Showing posts from June, 2013

Summer Cozy

Summer cozy.  Soaking rain made for catching frogs and filling cups  To empty right away. Tomatoes piled and lined  swollen and bursting must be used right now! Tomato sandwiches and Fresh salsa for lunch. The quiet afternoon and Old Yeller. The woven tale of a boy and his dog  And growing up on a farm -- Back then fills the living room and George brings me Fresh cider with a twist of lemon.   Fluffy playmates -- the most well behaved students wedding attendants, music lesson attendees.  Play with clay. Listen to music. Loving summer.

Sweet William

William. Walks and runs and dances and tip toes and grunts and squeals and mimics. William wants to know "This?" "That?" "This?"  He wants to wear nothing. He wants to bathe in the sink in the tub in the hose in the wagon. He brushes his teeth with everyone's tooth brush. We've lost a lot of tooth brushes lately and we find them in rooms, in shoes, under a squash plant, in the car. He wants to play with George Wilder and then he wants George Wilder to leave him alone or give up his toy that he just took up to give up his toy for William. He wants to eat pickles and pesto and raw green beans. William can say outside. He is proud. He didn't know how to react to figuring out how to say it. He just wiggled and giggled and shook his curls all around. He knows he has curls. He carries heavy things. He draws with permanent marker (I don't know how he finds them) on important things and with chalk on unimportant things.

Why Moms Don't Make Candles With Their Children

Amelia dreams big. She thinks that projects should make up the ebb and flow of the day.  She makes lists of her plans. I can't keep up.  Candles were on the list. Finally, we had the supplies gathered, a day at home, and a sleeping William. This was crucial.  We started with my memory of a day long ago as a half pint at a festival celebrating antiquity with hot wax, a string and some dipping procedures that I'm sure were scientific, but this seemed fairly easy to replicate 25 years later.  Wax was ready. Strings were ready. The memory wasn't working. Thanks to google, we were able to begin again. George Wilder got the hang of it immediately. He was settled on his stool having a blast. Colored crayons turned the wax lovely shades of yellow, green, and purple. He giggled as a funny pear shaped candle formed on his string. Dip in wax, dip in water. Dip in wax, dip in water. Lots of wax on stove on all pots on stool on floor. Amelia's wasn't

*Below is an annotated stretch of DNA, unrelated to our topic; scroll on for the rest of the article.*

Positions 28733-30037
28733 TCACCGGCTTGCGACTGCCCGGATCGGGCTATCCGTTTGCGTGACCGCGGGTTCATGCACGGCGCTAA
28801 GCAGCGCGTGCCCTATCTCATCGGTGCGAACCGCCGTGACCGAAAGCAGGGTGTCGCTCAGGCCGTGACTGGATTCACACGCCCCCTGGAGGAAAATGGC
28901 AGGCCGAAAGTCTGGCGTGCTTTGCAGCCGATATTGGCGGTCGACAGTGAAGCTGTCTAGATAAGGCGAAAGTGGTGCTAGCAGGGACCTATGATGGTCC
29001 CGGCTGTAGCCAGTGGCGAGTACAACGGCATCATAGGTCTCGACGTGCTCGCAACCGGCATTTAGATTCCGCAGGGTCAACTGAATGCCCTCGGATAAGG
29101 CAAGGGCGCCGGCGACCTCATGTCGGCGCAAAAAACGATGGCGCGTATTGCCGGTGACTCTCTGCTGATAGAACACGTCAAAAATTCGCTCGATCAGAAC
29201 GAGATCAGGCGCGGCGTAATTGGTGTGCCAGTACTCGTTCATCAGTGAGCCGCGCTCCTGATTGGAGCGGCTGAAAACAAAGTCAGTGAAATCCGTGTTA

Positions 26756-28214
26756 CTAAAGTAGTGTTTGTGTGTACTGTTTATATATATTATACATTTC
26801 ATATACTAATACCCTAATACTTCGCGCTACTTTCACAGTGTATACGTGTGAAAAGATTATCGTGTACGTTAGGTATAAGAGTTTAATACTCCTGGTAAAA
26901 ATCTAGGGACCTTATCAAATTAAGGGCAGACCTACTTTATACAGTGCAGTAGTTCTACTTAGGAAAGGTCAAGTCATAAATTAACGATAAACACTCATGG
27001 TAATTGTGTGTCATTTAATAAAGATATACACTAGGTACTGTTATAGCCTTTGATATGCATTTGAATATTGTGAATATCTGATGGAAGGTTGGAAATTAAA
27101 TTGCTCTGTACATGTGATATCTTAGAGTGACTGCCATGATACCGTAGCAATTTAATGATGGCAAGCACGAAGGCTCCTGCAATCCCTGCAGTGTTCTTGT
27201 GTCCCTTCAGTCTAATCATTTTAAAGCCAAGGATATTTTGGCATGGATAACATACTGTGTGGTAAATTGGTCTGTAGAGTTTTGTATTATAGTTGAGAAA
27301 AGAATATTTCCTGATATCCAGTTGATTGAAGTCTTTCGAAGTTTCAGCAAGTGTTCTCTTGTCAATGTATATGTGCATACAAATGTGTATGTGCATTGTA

In The Cool Of The Day

We were walking in the cool of the day. It lasts for a brief moment. And in a flash, the beans tower high above our heads. Big beans hang lonely -- unreachable. They will be the ones we save and dry for next year. The squashes -- bright green and shades of yellow -- swell before we can snap dinner from the vine.    We beg the tomatoes to turn red and collect yet another bunch of cucumbers for pickling. The garden. We walk along and watch and wait and collect. Such peace and contentment and confidence. We can’t get enough of it. Tomatoes at every meal. Then we notice the worms. The shredded tomato leaves and bored holes in the fruit. Down on hands and knees, we start plucking and squashing and smushing and shouting, “Here’s another!” Our garden stroll is over. The heat rises and the peaceful walk turns into an emergency debugging project. We are avoiding pesticides. Even if we think it would be good to save the tomatoes with a few speckles of 7 Dust, we can’t. The bee